Joint Base Charleston

 

Diamond Tip: No regrets

By Master Sgt. Seth Malcolm | 16th Airlift Squadron first sergeant | September 25, 2013

JOINT BASE CHARLESTON, S.C. -- Throughout my career I have held many things dear to my heart; the sound of the national anthem, the gentle waving of the stars and stripes and being the best Airman I can be. These are just a few of the things I reflect on when I go home.

In the evening, as I transition from master sergeant, Airman and defender of our nation to father, husband and friend, I can't help but think about the day I just had. Did I do my very best? Did I live up to the expectations of the Air Force, subordinates, peers and most importantly myself? When I finally settle in for the night, I ask myself those tough questions. Sometimes I go to bed knowing that I did everything expected of me. Other times, I realize I could have done better.

As a young Airman, I remember following the orders, rules and expectations of my superiors. They seemed to walk me through all of my tasks, answered all of my questions and provided me with the feedback I needed, ensuring I completed all my duties correctly and on time.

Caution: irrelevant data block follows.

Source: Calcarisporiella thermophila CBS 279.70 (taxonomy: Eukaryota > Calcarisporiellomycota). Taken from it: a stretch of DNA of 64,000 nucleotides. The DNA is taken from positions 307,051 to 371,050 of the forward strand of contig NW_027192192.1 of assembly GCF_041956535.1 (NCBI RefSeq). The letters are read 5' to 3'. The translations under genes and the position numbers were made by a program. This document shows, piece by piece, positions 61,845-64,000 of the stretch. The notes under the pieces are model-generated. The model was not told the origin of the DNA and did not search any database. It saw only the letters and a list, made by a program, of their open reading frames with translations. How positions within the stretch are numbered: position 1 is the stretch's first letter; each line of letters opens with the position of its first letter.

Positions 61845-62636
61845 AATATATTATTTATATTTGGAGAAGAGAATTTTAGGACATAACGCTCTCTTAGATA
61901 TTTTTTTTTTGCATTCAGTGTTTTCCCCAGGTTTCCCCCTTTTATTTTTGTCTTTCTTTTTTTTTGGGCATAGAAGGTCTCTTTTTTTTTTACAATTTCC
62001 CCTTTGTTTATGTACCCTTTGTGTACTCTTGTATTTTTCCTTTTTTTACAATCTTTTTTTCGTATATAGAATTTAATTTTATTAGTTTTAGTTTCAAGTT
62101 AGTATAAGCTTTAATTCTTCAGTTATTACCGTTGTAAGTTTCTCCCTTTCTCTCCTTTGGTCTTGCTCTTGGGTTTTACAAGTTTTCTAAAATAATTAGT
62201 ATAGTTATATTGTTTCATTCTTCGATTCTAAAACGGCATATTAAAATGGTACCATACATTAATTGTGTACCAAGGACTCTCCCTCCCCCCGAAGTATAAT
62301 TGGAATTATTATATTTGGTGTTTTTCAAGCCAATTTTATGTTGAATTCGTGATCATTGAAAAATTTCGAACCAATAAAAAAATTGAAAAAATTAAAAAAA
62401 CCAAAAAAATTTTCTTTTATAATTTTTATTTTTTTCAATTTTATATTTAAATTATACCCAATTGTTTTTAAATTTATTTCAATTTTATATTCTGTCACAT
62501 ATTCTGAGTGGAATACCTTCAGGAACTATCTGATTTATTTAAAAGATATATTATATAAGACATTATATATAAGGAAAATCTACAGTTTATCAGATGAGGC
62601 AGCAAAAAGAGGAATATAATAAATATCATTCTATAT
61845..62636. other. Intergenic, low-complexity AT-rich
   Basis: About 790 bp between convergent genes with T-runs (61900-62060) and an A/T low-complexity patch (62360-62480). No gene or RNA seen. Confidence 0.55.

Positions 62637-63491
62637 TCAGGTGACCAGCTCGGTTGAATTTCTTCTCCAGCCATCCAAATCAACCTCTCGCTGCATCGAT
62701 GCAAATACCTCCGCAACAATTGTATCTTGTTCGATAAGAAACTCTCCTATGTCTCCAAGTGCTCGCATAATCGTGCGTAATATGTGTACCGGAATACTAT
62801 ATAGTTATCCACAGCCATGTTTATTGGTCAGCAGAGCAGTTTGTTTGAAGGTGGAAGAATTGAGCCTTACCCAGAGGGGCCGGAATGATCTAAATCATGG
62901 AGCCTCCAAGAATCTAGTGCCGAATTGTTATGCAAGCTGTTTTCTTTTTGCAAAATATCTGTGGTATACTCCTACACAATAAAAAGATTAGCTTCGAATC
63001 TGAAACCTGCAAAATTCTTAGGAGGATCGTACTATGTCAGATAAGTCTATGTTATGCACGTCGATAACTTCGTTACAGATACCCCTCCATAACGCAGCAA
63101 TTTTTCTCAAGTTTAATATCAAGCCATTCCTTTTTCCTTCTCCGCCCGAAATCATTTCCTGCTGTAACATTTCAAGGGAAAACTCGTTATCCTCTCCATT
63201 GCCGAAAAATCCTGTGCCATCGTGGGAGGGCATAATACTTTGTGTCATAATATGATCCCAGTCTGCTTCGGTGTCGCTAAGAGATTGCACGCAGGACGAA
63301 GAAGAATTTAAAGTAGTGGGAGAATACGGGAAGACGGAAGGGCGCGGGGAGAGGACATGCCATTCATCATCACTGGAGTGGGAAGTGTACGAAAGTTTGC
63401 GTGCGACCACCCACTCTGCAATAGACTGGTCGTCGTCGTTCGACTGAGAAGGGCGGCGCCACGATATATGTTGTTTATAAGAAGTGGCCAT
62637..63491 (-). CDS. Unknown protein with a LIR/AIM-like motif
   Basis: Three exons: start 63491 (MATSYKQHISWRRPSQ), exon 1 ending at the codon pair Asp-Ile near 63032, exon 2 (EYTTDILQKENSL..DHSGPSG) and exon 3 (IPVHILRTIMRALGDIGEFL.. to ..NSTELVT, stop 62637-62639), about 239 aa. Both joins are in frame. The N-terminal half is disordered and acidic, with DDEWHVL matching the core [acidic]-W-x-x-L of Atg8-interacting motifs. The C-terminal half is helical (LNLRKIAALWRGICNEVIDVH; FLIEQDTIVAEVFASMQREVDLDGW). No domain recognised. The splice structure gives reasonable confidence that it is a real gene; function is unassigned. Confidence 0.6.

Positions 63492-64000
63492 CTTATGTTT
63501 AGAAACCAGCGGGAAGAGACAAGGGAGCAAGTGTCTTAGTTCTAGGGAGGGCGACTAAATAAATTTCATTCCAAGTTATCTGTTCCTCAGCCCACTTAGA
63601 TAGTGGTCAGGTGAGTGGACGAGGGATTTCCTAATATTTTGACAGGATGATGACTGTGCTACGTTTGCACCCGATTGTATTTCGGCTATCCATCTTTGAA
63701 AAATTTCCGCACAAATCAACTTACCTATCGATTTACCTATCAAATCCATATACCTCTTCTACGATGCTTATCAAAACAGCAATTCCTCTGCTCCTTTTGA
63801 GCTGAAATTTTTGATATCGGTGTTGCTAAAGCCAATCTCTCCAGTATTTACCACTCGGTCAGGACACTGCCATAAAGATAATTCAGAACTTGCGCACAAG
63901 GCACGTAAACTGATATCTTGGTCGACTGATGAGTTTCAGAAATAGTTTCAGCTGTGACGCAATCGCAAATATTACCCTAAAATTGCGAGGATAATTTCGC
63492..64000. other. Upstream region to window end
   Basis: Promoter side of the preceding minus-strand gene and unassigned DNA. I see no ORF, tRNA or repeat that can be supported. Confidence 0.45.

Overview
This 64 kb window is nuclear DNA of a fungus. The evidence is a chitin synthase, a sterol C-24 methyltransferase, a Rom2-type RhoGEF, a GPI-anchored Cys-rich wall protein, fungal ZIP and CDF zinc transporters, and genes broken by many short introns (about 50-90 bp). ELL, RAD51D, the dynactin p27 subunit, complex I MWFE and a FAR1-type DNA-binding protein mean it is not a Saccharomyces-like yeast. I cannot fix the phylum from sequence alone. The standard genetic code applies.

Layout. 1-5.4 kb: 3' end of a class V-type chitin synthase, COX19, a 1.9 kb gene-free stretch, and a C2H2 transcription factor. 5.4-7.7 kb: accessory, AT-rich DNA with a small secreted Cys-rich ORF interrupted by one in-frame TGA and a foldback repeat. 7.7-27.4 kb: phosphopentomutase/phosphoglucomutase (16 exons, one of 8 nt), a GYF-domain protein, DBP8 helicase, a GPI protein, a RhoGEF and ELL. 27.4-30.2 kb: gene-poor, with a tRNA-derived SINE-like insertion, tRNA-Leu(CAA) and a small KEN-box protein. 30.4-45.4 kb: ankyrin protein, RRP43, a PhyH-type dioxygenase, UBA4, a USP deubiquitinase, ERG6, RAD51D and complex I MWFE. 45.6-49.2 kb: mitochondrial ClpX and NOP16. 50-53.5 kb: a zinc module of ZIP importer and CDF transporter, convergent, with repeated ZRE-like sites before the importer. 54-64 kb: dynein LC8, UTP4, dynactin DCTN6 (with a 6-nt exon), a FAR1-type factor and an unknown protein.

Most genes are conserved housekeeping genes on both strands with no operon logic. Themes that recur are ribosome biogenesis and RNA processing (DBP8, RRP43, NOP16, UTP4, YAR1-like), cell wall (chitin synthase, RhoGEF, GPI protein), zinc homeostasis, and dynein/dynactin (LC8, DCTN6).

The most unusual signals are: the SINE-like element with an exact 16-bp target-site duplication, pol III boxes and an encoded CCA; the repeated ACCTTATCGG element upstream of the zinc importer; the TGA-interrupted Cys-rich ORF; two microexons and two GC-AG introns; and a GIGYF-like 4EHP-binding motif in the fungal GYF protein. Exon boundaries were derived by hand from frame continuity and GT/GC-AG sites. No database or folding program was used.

Now that I am in the same role as my former leaders, I find myself in the same situations as I did earlier in my career, only this time there is a definite expectation for me to fix the problems that arise and to give sound advice to my subordinates and provide the feedback they deserve.

When situations arise during your day, you have many choices on how to deal with them. You can look for answers in Air Force Instructions, ask co-workers for advice or you can simply ignore the problem and hope it goes away.

Being an avid sports fan, I often hear sportscasters talking about how players "want to leave it all on the field." In other words, they don't want to leave the playing field and wonder if they could have just given a bit more effort, perhaps affecting the outcome of the game. One day, when we leave the Air Force, whether it's after our first term or as a chief master sergeant with 30 years in Air Force Blue, we don't want to wonder if we could have given just a bit more.

Instead, I hope I will forever strive to do my best, take care of my fellow wingmen and give all I can to our squadron, our Air Force and our country. I do all of this in hope that when I take off my uniform for the last time, I know I did my best and I will have no regrets. I hope the same for you.



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